Over the past few months, I’ve spent significant time thinking about L&D and its relationship to the rest of the organization. I’ve been hearing more and more about how L&D is not keeping up with the needs of the business, how employees are turning to outside sources to spend their developmental hours, and how business leadership has completely lost confidence in L&D.
There are examples of organizations doing L&D well, and we hunt them out and highlight them, but I don’t think anyone is going to argue with me that L&D, as a function, is in crisis mode. As I speak with these more mature organizations, common threads begin to emerge. These organizations exist to drive business value, versus existing to provide training. The common theme is how L&D aligns (or doesn’t) with the rest of the organization. Here are my three most prominent observations.
1. L&D is more aligned when it speaks the same language as the business. While the rest of the business tends to focus on terms and KPIs like customer engagement, conversion rates, and time to market, L&D often tosses terms like learning objectives, instructional modalities, and course completions. L&D may very well be utilizing its expertise to provide knowledge and skills to drive the business. But sometimes the vocabulary gets in the way. I recently spoke to a director of L&D who told her team, “Go ahead and geek out with the learning stuff when you’re talking to us, but when you face the business, make sure you’re speaking their language.” Sage advice.
2. L&D is more aligned when it understands and communicates with all of their stakeholders. L&D typically has three major stakeholder groups, and it should communicate and build relationships with each:
· Business Leaders. Business or executive leaders can be compared to buyers. They set priorities and provide funding; they understand the strategy and shift it when necessary; they play a large part in shaping the culture; and their support of learning and development initiatives may be the difference between success and failure. When L&D understands and aligns with business leaders, they tend to focus their efforts and resources in the right way, and are better able to make the case for additional resources when necessary.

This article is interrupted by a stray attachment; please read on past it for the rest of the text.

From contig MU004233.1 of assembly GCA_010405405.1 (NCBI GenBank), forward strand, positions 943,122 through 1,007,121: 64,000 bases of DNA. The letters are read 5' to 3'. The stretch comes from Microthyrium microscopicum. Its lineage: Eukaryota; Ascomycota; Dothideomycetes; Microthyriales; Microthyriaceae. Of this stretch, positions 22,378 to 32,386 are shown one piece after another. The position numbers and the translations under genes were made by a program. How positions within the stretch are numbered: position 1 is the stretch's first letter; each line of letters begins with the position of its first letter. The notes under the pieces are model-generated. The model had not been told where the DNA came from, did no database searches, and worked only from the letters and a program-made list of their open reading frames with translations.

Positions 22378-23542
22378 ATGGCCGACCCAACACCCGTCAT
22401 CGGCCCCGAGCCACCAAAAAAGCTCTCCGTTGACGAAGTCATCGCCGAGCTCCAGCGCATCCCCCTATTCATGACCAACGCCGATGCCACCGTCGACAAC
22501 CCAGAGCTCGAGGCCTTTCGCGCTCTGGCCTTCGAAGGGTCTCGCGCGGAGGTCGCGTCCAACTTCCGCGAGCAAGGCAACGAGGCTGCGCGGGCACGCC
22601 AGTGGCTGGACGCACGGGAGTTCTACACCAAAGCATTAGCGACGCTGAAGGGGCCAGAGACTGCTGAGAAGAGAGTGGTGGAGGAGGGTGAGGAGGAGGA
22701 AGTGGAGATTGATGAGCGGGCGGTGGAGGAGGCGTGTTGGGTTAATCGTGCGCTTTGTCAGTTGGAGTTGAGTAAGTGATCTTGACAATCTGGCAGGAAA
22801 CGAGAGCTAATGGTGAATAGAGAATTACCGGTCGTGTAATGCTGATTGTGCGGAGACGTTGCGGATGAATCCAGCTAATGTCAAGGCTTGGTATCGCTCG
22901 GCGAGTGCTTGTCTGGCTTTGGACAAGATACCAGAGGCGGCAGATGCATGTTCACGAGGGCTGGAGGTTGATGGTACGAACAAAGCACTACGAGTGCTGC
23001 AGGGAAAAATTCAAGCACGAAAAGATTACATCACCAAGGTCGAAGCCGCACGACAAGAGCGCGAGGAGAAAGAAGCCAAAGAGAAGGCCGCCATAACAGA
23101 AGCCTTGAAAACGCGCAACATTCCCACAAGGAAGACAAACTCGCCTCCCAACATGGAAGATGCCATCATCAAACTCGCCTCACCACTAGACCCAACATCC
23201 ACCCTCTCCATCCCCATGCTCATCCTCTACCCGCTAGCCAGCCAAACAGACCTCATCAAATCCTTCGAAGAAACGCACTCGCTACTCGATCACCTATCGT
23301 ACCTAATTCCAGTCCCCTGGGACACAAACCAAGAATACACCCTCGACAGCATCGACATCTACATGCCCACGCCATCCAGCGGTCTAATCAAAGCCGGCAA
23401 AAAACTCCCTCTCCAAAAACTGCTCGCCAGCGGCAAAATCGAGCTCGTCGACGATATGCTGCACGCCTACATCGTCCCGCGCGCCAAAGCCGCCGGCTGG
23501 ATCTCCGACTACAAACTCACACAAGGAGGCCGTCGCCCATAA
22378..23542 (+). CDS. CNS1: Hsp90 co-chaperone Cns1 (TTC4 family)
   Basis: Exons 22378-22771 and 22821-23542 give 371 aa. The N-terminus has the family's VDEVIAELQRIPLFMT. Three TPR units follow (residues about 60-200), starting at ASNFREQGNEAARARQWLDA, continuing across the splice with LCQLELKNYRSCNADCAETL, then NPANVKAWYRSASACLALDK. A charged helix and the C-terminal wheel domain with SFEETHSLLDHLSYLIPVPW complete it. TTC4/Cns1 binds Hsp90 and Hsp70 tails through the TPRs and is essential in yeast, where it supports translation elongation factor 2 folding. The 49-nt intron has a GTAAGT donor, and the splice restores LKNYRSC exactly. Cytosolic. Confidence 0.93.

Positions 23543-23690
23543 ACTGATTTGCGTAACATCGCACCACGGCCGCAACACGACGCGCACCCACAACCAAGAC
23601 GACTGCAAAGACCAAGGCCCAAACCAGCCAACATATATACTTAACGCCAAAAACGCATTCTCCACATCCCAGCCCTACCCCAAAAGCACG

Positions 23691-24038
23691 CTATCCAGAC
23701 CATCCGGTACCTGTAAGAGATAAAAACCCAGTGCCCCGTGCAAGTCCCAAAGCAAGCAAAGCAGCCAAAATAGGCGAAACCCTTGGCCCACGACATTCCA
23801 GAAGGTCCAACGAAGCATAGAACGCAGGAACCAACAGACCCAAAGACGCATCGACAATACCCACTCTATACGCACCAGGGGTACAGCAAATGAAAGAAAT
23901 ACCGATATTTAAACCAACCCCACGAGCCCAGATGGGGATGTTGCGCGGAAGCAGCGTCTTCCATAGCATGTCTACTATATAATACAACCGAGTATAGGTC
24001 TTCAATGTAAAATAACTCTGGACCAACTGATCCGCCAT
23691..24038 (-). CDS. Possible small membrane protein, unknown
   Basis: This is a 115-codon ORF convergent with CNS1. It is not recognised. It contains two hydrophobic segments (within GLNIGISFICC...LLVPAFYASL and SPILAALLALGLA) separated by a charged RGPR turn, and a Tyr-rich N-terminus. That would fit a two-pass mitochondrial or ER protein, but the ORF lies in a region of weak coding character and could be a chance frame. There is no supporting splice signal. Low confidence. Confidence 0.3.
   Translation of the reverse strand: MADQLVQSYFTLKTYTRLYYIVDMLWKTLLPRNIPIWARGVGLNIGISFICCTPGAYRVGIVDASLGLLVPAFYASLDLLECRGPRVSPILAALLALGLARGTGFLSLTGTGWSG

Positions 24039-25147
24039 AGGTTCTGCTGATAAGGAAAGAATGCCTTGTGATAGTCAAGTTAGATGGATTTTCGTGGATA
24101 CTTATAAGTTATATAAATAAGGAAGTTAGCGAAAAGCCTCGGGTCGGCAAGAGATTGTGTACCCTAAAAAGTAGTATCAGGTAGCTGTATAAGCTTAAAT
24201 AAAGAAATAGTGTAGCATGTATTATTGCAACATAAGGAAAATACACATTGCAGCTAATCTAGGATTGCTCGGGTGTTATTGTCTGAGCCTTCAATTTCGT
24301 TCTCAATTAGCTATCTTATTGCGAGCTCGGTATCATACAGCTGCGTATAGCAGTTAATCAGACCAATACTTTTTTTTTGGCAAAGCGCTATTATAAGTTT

· Line Managers. Line managers can be compared to influencers. They influence employee priorities; they are responsible for executing business strategies; they own the learning culture; and they frequently own some sort of budget. When L&D understands the pain points of line managers, it is able to efficiently address them in the solutions that are provided. When this happens, they likely gain the respect and confidence of line managers, which can help confirm that the right developmental activities are taking place.
· Employees. Employees are the consumer of learning products provided by L&D. They give up their time and attention to learn. Employees are interested in doing their jobs better and more efficiently; in avoiding being overwhelmed and overworked; and in developing their own careers. When L&D understands these motivations, they can design initiatives that better fit into the work, increasing the probability that learning is happening continuously.
3. L&D is more aligned when it focuses. Because business moves so rapidly and strategies pivot regularly, L&D should provide the organization with knowledge and skills for any new direction. It isn’t an easy job. But, it’s an important one. An L&D department should put as much thought into what they aren’t going to do as they do into what they are going to do. When L&D is able to draw a clear distinction between the things that they and the business would like to do, versus the things that will likely actually move the business forward, they are often better able to allocate their resources to provide what the business needs. It’s better to do less and do it really well, versus doing too much and failing.
And that’s it. My top three for alignment. If you’d like more info on any of these three topics, you’re in luck. There happens to be a webinar on this topic on December 10 at 1:30 EST. You can register here. We also just completed a series of articles, performance support tools, and infographics that speak to this subject. Just search for Aligning L&D in the Bersin Library.